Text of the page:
A Review for: When You’re Falling, Dive

When You’re Falling, Dive by Cheri Huber is a fantastic self help book that you would be able to find in anyone’s TBR pile because honestly, the best thing about it is that it doesn’t seem like a self help book at all.

Side note: I bought this book to take with me to Japan, but it didn’t arrive in time for my holiday. I went on an adventure there to the Aokigahara Forest (Sea of Trees) which on top of it’s beauty, it is unfortunately also known for the amount of suicides that occur.

I know you’re all probably thinking, “Kat, that’s weird, why would you go to a place like that”. Well tbh guys, I was curious to see the forest in all its beauty AND it did intrigue me, as to why people would go there and do that sort of thing. So off I went.

I did have this feeling that I would probably feel sad about the whole situation and want to change it somehow, so I came up with the idea of leaving some self help books lying around for people to pick up. πŸ™‚

Now, I do know that personally when I’m feeling like absolute s*** (and obviously these people would be feeling worse) that I probably wouldn’t deliberately pick up a self-help book. I’d be more inclined to pick up titles and books that seemed like they could actually distract me from reality; take me away from the place I didn’t want to be in. This brought me to buying 4 specific books (only 4 because I couldn’t find any other types that would fit my very picky description) and When You’re Falling, Dive was one of those books. Like I said though, it didn’t arrive on time but I did manage to take the other 3!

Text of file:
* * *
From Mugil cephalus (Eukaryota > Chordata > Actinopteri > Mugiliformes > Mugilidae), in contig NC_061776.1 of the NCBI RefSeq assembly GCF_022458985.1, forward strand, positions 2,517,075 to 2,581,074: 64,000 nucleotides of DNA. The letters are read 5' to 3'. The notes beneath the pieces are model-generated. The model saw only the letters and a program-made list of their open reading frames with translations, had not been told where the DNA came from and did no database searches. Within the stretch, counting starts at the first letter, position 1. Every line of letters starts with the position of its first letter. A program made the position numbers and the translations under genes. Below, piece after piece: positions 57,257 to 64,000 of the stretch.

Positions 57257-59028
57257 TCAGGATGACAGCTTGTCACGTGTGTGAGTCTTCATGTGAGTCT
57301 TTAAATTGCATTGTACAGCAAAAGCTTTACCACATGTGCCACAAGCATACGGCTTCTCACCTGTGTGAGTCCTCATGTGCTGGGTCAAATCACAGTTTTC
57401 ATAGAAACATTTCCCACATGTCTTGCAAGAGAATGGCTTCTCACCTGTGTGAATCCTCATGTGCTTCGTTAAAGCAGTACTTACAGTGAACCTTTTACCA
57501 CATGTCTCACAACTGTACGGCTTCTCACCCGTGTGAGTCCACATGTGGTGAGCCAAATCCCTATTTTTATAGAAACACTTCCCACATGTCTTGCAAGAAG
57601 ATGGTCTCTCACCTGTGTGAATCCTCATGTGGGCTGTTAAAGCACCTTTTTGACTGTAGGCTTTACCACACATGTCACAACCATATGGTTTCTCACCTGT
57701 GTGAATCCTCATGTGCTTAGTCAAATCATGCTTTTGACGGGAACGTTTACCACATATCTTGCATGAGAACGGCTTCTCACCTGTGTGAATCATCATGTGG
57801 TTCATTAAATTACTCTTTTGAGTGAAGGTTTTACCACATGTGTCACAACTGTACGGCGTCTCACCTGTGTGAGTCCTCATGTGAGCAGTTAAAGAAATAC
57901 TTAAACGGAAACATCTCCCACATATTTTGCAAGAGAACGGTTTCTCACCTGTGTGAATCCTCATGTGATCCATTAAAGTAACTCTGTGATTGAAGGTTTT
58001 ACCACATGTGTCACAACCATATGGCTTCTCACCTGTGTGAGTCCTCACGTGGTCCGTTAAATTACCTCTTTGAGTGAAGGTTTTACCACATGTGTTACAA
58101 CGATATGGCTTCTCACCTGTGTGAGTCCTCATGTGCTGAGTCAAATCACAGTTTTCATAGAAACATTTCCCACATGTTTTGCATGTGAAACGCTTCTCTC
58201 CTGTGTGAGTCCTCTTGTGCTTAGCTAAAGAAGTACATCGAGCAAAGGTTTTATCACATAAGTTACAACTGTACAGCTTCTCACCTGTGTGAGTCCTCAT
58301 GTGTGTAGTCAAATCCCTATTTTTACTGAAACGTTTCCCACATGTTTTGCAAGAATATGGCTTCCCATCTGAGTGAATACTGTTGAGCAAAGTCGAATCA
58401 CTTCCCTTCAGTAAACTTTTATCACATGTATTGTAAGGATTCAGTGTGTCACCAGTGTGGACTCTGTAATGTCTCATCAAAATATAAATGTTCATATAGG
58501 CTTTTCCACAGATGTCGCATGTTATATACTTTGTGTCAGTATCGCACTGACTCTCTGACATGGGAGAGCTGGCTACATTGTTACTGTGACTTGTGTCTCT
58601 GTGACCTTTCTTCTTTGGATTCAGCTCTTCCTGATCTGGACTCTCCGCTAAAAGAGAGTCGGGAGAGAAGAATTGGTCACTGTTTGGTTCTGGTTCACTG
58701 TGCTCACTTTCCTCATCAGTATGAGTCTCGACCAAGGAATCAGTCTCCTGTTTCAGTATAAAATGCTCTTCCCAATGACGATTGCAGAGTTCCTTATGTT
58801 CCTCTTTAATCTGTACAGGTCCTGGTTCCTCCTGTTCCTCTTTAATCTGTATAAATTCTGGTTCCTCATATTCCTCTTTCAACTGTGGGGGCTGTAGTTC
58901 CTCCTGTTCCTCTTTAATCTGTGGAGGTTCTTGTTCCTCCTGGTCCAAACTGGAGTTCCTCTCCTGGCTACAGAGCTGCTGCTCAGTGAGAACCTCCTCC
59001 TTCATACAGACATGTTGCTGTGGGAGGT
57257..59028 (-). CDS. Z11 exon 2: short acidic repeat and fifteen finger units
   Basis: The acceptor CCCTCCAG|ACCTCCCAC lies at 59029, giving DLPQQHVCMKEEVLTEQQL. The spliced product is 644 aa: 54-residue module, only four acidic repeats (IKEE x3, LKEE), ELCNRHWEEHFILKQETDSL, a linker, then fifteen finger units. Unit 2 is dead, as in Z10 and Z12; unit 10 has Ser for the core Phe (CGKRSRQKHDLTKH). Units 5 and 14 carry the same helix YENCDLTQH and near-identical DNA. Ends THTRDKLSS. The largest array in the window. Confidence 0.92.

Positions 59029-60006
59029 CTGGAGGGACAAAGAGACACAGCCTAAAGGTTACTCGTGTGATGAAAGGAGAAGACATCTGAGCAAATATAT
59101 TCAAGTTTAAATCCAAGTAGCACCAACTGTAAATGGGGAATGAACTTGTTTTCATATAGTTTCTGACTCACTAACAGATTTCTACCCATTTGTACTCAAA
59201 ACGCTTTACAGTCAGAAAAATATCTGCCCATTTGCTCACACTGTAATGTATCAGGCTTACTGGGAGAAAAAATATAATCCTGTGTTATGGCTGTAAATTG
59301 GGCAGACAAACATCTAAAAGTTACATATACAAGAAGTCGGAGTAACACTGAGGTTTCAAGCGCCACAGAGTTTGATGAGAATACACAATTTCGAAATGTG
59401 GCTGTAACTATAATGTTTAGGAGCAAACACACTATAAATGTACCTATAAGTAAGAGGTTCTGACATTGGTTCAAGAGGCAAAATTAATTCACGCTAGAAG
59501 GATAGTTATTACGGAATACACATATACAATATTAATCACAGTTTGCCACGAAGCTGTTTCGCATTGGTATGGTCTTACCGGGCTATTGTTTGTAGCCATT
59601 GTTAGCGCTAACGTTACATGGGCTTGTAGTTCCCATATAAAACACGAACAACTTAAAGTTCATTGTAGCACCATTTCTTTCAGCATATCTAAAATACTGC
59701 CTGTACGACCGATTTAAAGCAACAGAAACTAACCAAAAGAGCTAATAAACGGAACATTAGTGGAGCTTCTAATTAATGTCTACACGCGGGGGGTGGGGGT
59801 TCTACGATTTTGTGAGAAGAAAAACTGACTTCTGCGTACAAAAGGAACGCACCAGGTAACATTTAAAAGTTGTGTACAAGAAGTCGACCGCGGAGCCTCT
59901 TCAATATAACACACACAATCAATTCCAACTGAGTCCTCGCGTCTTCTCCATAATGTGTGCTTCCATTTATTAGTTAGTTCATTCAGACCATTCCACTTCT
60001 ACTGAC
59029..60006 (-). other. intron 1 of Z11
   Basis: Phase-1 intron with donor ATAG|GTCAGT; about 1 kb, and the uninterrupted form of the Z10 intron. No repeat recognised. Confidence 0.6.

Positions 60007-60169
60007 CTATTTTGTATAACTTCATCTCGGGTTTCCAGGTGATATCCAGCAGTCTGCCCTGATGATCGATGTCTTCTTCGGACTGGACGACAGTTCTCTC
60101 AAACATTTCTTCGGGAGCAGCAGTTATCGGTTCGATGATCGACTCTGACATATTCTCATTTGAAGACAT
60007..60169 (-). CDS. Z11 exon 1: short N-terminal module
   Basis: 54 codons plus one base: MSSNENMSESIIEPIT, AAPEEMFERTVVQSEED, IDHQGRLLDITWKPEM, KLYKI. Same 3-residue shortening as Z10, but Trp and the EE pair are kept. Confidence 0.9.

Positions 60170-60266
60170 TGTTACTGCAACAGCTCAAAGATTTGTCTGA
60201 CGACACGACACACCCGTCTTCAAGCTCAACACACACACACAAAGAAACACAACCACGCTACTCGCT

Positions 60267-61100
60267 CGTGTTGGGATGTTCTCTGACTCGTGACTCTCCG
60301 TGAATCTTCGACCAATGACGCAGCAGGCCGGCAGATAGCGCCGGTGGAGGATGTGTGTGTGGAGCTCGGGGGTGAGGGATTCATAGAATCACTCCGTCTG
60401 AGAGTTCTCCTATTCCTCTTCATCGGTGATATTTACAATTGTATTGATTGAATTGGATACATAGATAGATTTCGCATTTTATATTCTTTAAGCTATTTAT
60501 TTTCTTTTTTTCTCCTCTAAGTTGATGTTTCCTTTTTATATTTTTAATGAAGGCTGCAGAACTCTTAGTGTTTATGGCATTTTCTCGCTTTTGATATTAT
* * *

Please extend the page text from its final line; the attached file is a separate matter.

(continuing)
I decided to add this title to my normal pile of books I have of wandering books, as I’m sure this book would be appreciated elsewhere just as much as it would be in Japan! πŸ™‚

Anywho, back to business, here is my review for this book:

Blurb:Β 

This book combines the psychological concept of acceptance with ancient Buddhist teachings about the chain of interdependent origination, which provides immediately usable tools for looking at how suffering happens and how to let that go. Stressing the theme of accepting what life brings, it reveals what acceptance is and what stands in the way of being able to accept life’s ups and downs. Four steps for combating resistance are also provided.

So this book gives a very chill and easy-going vibe – it’s noticeable straight away with the type of font that is used in the book. There’s not as many lines per page so it’s a quick read and doesn’t seem to demand your focus or attention, which is brilliant.

I found this book very insightful and it was like talking to an older sibling. Reading it was as if the book was a person and you could approach them with all your thoughts and feelings that you can’t usually bring up with actual people (my favourite books make me feel this way so this is an added bonus for me).Β  It had a lot of student vs guide scenarios which puts situations in to practice, aiding in answering questions better.

I really liked the way that Huber started from the very beginning of how things work; talking about conditioning and how it affects our feelings, making decisions and showing the steps in accepting things for what they are. The way she explained all of these made me feel relevant and understood, and everything was told in a way that made you feel personally connected with the author.

I’d like to give this book 5 out of 5 stars πŸ™‚

 

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